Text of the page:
LOS ANGELES — The Los Angeles Department of Water and Power comes to market mid-week with a couple of wins under its belt.
The department plans to price $550 million in Series A water revenue bonds with a retail order period on Wednesday and institutional sales on Thursday. It will follow with a $333 million Series B bond sale on May 26.
Standard & Poor’s raised LADWP’s water revenue bond rating a notch to AA-plus from AA on March 31.
Moody’s Investors Service and Fitch Ratings affirmed their ratings at Aa2 and AA.
All assign stable outlooks.
The ratings upgrade comes two weeks after the Los Angeles City Council approved a five-year water and power rate increase.
“We are investing in the Department of Water and Power by pushing through something nobody likes to do, which is raising rates, because we don’t want to see pipes burst,” Los Angeles Mayor Eric Garcetti said at the city’s investor conference last week.
The mayor was referring to an incident that occurred July 2014 that resulted in 20 million gallons of water flooding the University of California, Los Angeles campus and nearby streets in Westwood.
The increases for water and power services that take effect on April 15 will result in an additional $234 million in water revenues and $720 million in power revenues.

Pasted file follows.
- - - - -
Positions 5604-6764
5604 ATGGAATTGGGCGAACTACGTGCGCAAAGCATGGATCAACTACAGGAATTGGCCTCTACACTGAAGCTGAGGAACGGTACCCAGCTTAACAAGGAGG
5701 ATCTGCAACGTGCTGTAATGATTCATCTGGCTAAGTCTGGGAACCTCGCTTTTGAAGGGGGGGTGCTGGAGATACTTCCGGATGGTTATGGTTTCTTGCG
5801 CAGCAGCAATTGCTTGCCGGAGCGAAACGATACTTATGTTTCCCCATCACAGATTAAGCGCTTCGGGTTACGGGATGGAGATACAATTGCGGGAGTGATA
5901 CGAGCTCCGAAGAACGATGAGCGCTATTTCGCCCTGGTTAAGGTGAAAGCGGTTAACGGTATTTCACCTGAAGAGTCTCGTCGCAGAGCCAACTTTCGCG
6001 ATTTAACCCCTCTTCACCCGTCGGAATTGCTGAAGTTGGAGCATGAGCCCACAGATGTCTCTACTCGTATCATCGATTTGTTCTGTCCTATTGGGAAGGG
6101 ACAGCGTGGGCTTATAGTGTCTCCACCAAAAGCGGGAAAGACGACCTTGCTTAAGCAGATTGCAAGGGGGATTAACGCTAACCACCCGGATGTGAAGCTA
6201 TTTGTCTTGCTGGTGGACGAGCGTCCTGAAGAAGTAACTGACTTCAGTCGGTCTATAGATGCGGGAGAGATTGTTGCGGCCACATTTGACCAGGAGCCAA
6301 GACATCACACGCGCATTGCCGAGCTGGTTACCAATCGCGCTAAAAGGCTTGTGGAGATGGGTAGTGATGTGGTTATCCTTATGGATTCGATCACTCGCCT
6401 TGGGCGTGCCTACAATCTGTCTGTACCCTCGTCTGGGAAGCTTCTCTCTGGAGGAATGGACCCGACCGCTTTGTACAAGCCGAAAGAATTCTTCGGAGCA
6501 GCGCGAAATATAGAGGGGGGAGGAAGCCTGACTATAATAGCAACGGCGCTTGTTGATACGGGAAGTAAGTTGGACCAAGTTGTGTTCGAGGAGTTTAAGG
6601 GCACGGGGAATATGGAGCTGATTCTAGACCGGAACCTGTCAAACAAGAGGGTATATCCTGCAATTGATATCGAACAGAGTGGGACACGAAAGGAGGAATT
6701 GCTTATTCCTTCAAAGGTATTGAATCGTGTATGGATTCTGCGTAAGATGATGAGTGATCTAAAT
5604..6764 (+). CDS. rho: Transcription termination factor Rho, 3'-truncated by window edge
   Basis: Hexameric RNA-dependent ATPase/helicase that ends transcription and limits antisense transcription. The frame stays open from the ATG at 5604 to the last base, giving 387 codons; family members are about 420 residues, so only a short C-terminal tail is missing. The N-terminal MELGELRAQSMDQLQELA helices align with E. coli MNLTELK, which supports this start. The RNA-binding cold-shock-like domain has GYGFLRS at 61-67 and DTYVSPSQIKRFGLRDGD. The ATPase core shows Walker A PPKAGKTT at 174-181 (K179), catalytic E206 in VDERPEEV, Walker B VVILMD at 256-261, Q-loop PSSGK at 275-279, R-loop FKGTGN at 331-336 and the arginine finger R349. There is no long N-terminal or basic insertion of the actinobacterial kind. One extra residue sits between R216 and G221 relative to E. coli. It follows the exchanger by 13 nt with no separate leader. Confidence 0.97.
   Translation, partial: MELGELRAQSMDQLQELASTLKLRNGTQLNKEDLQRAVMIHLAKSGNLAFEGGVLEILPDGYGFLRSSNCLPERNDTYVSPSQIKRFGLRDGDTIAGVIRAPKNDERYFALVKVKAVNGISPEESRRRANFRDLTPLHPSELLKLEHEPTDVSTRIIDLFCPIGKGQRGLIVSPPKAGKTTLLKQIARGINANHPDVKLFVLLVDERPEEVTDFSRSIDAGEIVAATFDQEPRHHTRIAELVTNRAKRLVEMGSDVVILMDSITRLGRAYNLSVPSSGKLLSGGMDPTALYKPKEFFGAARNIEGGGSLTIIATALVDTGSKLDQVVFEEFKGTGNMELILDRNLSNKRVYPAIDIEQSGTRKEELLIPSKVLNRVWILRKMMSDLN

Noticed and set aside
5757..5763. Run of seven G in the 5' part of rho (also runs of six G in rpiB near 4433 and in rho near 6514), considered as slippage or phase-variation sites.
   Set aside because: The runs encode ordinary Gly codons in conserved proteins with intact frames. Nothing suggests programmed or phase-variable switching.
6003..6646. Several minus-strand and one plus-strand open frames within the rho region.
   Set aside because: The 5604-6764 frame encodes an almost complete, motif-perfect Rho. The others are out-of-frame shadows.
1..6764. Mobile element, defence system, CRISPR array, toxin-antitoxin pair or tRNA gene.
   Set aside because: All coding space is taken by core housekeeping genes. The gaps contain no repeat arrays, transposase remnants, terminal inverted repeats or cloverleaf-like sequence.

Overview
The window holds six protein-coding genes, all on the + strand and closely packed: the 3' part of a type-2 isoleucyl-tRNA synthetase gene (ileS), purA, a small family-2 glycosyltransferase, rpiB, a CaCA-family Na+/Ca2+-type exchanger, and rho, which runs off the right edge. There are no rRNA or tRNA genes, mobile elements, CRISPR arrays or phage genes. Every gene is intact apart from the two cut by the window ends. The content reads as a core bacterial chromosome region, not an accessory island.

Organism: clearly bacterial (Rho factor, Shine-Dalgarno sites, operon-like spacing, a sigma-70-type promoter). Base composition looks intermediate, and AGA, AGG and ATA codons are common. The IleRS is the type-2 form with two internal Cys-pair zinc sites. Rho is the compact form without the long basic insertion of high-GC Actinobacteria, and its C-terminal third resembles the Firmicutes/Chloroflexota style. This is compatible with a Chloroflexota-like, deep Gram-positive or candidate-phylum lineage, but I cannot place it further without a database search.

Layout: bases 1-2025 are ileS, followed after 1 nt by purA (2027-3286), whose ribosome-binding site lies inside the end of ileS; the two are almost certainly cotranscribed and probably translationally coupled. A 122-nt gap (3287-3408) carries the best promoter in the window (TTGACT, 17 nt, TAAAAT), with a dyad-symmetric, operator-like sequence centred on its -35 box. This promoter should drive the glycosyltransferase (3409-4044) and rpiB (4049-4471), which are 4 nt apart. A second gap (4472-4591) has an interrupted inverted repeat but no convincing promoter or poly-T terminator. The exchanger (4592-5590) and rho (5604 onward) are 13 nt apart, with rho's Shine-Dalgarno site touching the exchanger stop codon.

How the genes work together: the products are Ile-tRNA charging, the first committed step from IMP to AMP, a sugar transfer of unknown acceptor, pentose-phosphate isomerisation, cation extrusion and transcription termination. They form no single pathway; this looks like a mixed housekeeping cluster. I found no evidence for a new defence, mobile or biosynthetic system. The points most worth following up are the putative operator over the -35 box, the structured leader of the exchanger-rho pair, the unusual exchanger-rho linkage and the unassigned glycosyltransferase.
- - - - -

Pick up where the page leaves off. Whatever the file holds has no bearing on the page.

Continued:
The average annual rate increases are 3.86% for power and 5.26% for water over five years.
The water and power utility benefited from a change in criteria that S&P made in January, but S&P Credit Analyst Paul Dyson also cited the rate increase for the upgrade in an interview.
The ratings committee felt that the rate increase means the department has ratemaking ability, because the rate increase was approved through 2020, Dyson said.
The increase means that it will reduce the variation between budgeted debt service coverage and actual debt service coverage, he said.
The series 2016A bond proceeds will be used to fund $200 million in capital improvement projects, refund about $197 million in series 2006A bonds outstanding, and repay $250 million borrowed from its water system revolving loan. The series 2016B bonds are being issued to fund $148 million in capital improvement projects and refund about $185 million in series 2006A bonds outstanding.
S&P’s change in rating criteria put a greater emphasis on the fact that utilities that operate in large metropolitan areas can benefit from economies of scale not available for smaller utilities.
LADWP’s almost 900,000 accounts also means that a small rate change can bring in several millions of dollars without causing a steep hike to users’ utility bills, Dyson said.
The utility is the largest in the U.S. serving 3.9 million residents in Los Angeles County.
It has $4.6 billion in outstanding debt, of which 87% is fixed-rate and 13% variable rate bonds.
Wells Fargo is book runner and Bank of America Merrill Lynch is co-senior manager. Legal counsel is provided by Orrick, Herrington & Sutcliffe as bond counsel and Kutak Rock LLP as disclosure counsel. Rounding out the finance team is KPMG LLP as the independent auditors and Public Resources Advisory Group as financial advisor.